Most of us have something we don’t like about our appearance — a crooked nose, an uneven smile, or eyes that are too large or too small. And though we may fret about our imperfections, they don’t interfere with our daily lives.
But people who have become “obsessed” with their appearance think about their real or perceived flaws for hours each day. They can’t control their negative thoughts and don’t believe people who tell them that they look fine. Their thoughts may cause severe emotional distress and interfere with their daily functioning. They may miss work or school, avoid social situations and isolate themselves, even from family and friends, because they fear others will notice their flaws.
Unfortunately, the media isn’t helping the situation, owing to the fact that popular beauty influencers and campaigners have shaped the way young women and men should be portrayed. Society depicts beauty as skinny waistlines, big muscles, tan skin, full lips, large breasts and six-pack abs; dismissing the fact that true beauty originates from the inside.
Many teenagers and young adults become mislead with this perfect image of beauty circulated on the media and when they juxtapose who they are with what they see on TV; the fragile hearted ones will mostly feel insecure and want to “blend in”, so they turn to buying harmful beauty products that could potentially affect their skin adversely in the long run and some would opt for dangerous surgeries just so they could look somewhat like the “hot celebrity on TV”. It is not a bad idea to have role models but young people are being mislead to be who they are not and they invariably lose themselves while trying to become someone else.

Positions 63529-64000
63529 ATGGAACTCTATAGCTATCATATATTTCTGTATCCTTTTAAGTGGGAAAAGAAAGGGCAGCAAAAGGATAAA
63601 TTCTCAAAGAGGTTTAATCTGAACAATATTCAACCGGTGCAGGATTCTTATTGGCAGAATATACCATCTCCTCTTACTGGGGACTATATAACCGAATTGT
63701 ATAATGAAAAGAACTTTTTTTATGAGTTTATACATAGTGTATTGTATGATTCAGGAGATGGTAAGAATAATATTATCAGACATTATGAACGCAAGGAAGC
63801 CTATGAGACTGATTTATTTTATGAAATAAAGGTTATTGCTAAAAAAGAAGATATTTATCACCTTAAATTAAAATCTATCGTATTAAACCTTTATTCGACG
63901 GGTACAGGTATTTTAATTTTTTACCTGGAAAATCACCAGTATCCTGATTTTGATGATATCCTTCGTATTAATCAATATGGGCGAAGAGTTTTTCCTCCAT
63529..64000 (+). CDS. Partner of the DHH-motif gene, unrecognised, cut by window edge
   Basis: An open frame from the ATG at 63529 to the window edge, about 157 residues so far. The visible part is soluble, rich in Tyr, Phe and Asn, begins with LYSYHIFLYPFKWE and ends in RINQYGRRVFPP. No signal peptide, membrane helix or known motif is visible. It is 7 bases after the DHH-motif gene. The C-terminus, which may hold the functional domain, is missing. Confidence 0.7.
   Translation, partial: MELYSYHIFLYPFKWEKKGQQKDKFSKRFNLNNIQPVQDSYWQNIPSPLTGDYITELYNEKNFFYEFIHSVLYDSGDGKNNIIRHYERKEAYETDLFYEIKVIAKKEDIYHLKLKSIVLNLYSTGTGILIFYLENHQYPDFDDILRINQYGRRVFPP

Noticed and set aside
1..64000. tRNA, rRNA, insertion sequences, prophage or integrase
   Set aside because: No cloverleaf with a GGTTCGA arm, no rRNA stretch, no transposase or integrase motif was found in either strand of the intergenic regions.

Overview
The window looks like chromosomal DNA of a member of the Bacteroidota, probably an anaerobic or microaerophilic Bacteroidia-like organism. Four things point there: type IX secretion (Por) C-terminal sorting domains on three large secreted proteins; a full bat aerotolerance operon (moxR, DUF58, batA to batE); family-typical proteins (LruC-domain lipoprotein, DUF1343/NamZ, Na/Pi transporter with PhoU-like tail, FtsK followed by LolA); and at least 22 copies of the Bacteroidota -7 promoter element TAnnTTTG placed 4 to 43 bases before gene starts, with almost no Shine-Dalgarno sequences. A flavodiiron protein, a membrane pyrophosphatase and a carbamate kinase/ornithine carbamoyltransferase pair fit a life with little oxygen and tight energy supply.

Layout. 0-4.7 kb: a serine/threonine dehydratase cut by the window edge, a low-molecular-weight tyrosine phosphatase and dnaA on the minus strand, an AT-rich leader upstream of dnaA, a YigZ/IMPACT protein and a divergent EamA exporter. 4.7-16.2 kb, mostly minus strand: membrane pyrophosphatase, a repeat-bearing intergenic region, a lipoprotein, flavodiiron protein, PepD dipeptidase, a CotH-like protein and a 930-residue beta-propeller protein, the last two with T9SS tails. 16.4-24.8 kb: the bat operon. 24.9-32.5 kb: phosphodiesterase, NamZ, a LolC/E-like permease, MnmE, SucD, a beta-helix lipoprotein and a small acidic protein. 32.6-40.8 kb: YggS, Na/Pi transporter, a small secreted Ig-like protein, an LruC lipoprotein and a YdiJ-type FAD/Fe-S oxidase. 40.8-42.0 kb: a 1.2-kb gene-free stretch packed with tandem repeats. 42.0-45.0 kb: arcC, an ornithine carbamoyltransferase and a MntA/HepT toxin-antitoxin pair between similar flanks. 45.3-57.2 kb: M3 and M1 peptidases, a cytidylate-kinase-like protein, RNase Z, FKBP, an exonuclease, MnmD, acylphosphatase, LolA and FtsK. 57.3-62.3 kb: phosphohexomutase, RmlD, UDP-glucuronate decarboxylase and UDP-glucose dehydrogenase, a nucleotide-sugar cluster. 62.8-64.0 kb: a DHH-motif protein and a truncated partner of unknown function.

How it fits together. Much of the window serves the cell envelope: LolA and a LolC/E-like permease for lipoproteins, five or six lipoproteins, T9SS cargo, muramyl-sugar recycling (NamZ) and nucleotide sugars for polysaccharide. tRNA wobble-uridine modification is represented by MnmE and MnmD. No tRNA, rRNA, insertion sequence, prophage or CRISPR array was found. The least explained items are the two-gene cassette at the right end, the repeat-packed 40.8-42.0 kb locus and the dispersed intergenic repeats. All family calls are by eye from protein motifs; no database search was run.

Adolescents with negative body images are more likely to be depressed, anxious and suicidal than those without intense dissatisfaction over their appearance, even when compared to adolescents with other psychiatric illnesses and that is why it is imperative that parents, teachers and adult role models need to take an active role in educating young children and teenagers about self-confidence and the qualities of true beauty: kindness, compassion, patience and sharing. Telling people every day that they are beautiful can help them gain self-confidence.
Unfortunately we cannot escape commercials, beauty magazines and the makeup counters at department stores, but we can teach true inner beauty in hope to prevent psychological issues, such as depression and anxiety, in our girls and future generations.